This upcoming week, August 29, marks the ten-year anniversary of Hurricane Katrina. Many of my friends and fellow New Orleanians - and I - lost everything, relocated, rebuilt their lives and their homes. Plenty of people I knew found ways to commemorate that moment: leaving up the spray paint marks left on front doors by the National Guard, saving memorabilia that survived the flooding, and lots and lots of fleur de lis tattoos. All of them shared the goal of demonstrating the change that this event had on our lives, how we have been wounded, and how that wound does not just heal but leaves a permanent impact on us from then on.
This evening, Sunday August 23, SLU will hold a vigil for peace and justice, echoing the vigil we held in the same spot one year ago, the Sunday immediately before classes began, to share our desire for peace in a city that so desperately needs it and to challenge ourselves to be engaged in making that change happen. The university is working on plans for a memorial of last year’s #OccupySLU and the Clocktower Accords that concluded that challenging week - a week for which SLU’s leadership has been hugely lauded and hugely criticized - but statue or no statue, we still have a long way to go as a university to be more connected to the city around us.
Last year opened more, and more serious, dialogue about race, privilege, and the place of our university in St. Louis than I have seen at any other time during my seven years here. It was a singularly difficult year, but one that challenged us to pay attention to problems that have been going on for decades and centuries in this city, but which we on our campus have mostly had the privilege of not having to look at. As our newest SLU students and staff and faculty join us, I wonder what it is like for them to come here, knowing at least something of what has taken place in St. Louis and on our campus in this past year. I can’t abide hearing tour guides on campus talking to prospective students and parents about how safe the campus is as long as people don’t go north of Delmar or into this or that neighborhood. The so-called “SLU bubble” is made more real by telling people they should be afraid of this city, particularly in neighborhoods that are poor and/or mostly African-American, but our SLU Mission is made LESS real by reinforcing that prejudice. On the contrary, in one of his essays on the role of Jesuit higher education in the world, the superior general of the Jesuits talks about the importance of engaging with the “gritty reality” of the world, and last year forced us to do so; we did not keep this city’s racial issues north of Delmar, and to our benefit. I think of that week in October of last year when we were “occupied” - some of us tried to minimize our contact with the disruptions, keep focused on the alleged “real work” of being a student or professor or staff member, while others of us tried to listen, or dialogue, or challenge, or keep a respectful eye on the proceedings. One of my new colleagues recently discussed with me the difference between “safe spaces” and “brave spaces” - being able to risk a conversation or an encounter that is challenging rather than being so focused on keeping everyone feeling safe that no hard realities can come to light.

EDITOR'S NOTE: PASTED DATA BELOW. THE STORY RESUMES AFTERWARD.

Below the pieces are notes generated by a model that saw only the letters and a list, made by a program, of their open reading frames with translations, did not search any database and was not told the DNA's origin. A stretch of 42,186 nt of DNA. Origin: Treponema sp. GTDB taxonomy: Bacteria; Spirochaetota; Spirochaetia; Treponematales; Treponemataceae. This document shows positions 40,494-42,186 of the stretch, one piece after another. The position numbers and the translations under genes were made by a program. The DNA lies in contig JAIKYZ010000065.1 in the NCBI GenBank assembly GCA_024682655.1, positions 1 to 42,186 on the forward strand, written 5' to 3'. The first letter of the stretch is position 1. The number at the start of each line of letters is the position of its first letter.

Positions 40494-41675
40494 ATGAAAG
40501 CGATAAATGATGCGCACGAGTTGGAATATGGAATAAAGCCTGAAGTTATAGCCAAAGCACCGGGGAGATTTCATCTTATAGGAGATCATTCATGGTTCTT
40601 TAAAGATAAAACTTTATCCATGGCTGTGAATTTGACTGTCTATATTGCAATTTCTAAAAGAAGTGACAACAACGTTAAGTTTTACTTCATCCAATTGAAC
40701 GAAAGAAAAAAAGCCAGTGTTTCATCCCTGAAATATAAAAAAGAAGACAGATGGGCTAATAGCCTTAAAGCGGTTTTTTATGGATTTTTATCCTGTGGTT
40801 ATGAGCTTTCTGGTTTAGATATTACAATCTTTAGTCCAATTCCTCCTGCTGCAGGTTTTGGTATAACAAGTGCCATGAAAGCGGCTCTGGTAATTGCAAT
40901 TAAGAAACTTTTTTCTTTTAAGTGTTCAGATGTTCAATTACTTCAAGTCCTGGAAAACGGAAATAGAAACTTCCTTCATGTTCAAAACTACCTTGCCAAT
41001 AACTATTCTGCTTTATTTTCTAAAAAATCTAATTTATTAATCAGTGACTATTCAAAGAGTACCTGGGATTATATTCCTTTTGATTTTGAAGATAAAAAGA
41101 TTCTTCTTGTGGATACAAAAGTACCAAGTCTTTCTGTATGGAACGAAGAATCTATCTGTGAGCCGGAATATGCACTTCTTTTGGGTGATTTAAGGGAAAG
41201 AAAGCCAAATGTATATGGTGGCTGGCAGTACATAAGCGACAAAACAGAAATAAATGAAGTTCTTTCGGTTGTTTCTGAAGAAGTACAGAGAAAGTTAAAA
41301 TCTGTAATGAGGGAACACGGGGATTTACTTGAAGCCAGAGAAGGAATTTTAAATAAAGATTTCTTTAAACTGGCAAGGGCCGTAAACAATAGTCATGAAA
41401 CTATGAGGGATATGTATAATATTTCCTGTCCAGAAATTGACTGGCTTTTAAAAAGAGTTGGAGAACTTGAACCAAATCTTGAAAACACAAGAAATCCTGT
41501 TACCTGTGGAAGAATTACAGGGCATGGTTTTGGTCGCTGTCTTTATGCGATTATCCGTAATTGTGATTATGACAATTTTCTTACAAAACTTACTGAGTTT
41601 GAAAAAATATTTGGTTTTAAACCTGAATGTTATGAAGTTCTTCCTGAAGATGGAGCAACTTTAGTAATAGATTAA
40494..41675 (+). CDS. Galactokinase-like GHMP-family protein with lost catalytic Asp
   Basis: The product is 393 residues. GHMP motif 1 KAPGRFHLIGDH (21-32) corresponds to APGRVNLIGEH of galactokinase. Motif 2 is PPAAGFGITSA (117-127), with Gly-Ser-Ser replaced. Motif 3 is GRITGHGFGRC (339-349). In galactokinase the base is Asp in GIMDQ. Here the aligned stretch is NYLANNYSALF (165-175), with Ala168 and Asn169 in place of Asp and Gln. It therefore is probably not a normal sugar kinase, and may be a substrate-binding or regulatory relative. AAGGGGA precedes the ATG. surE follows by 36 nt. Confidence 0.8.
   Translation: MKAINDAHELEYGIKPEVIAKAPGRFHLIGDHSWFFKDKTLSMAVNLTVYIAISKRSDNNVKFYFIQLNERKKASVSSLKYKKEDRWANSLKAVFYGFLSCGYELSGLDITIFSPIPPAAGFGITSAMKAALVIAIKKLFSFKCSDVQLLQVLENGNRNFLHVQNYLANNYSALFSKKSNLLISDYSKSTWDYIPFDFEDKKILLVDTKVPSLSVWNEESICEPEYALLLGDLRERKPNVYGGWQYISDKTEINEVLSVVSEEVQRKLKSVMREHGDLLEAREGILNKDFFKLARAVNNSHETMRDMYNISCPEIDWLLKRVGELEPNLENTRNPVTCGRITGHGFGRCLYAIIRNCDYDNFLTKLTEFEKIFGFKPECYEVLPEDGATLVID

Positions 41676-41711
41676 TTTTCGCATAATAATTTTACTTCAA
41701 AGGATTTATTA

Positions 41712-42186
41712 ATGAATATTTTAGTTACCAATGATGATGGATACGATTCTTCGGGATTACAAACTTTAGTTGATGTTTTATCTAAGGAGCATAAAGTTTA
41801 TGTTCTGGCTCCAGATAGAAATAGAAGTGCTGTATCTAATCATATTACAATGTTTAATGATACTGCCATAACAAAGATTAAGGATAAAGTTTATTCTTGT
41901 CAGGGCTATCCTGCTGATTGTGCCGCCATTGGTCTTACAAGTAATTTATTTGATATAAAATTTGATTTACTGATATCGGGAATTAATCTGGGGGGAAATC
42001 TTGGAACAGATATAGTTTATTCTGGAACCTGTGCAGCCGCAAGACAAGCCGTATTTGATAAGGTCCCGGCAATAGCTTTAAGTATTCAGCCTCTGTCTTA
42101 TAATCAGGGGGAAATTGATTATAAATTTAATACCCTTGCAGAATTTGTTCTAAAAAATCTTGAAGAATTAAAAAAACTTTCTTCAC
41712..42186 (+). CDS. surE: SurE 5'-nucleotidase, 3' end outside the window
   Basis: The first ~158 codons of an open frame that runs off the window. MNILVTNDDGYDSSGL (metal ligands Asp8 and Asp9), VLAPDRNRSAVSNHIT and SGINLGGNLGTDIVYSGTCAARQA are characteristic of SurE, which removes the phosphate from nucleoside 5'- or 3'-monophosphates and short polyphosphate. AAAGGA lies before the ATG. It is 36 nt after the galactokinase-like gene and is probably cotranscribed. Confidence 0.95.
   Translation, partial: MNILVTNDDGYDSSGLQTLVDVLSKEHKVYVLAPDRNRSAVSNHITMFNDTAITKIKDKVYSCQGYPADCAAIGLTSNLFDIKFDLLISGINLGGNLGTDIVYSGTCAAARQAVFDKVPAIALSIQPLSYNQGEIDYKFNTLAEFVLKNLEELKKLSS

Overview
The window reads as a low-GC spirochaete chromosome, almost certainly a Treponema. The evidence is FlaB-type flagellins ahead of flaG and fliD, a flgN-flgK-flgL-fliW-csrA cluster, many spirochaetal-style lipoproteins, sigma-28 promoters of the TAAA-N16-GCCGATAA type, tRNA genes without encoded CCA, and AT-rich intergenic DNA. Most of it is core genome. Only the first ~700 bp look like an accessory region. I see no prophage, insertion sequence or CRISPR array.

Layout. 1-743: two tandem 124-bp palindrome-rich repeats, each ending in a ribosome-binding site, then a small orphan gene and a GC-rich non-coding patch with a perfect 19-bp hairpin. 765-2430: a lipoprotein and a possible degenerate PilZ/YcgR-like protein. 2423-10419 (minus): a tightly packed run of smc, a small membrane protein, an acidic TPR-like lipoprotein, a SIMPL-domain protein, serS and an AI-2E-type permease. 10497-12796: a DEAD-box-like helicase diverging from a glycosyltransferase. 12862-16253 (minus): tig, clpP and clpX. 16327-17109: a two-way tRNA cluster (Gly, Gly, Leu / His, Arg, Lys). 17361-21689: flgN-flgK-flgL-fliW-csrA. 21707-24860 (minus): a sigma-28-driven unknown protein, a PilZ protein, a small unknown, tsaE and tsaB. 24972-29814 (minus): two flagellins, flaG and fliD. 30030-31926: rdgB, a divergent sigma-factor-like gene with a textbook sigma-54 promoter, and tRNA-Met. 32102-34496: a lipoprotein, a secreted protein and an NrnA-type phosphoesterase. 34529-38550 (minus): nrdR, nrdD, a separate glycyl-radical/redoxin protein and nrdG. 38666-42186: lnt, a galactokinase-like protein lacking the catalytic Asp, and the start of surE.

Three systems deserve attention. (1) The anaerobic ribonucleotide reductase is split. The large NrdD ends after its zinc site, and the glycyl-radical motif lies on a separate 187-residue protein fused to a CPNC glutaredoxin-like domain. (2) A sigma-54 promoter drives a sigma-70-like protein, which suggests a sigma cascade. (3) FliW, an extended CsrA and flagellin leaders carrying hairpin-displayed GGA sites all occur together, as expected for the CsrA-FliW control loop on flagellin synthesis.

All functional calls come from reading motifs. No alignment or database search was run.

I have been student and faculty and staff member here over the years, and cliche though it may be, I am increasingly convinced that the “real work” of Jesuit higher education only makes sense to the degree that it puts us in contact and keeps us in contact with the world around us - not in sterile, abstract, numerical ways alone, but through real solidarity with real people and stories of their real lives. A lot of us got our butts kicked last year by being shown how out-of-touch we were with what is going on just a few miles, just a few blocks, away from the comfort of our offices and classrooms. Many of your friends, your professors, and your classmates put themselves in the thick of the action over and over again, both to help magnify the voices of those who have gone unheard and to educate themselves about what is going on away from campus. As we begin this year with a vigil for peace and justice, I hope that we will take seriously the goal of transformation - we are not praying in a light, easy, “hope-to-God-something changes” kind of way, but out of an earnest desire to learn about what is going on and to be a part of building a better reality.
Patrick Cousins is a member of the Department of Campus Ministry.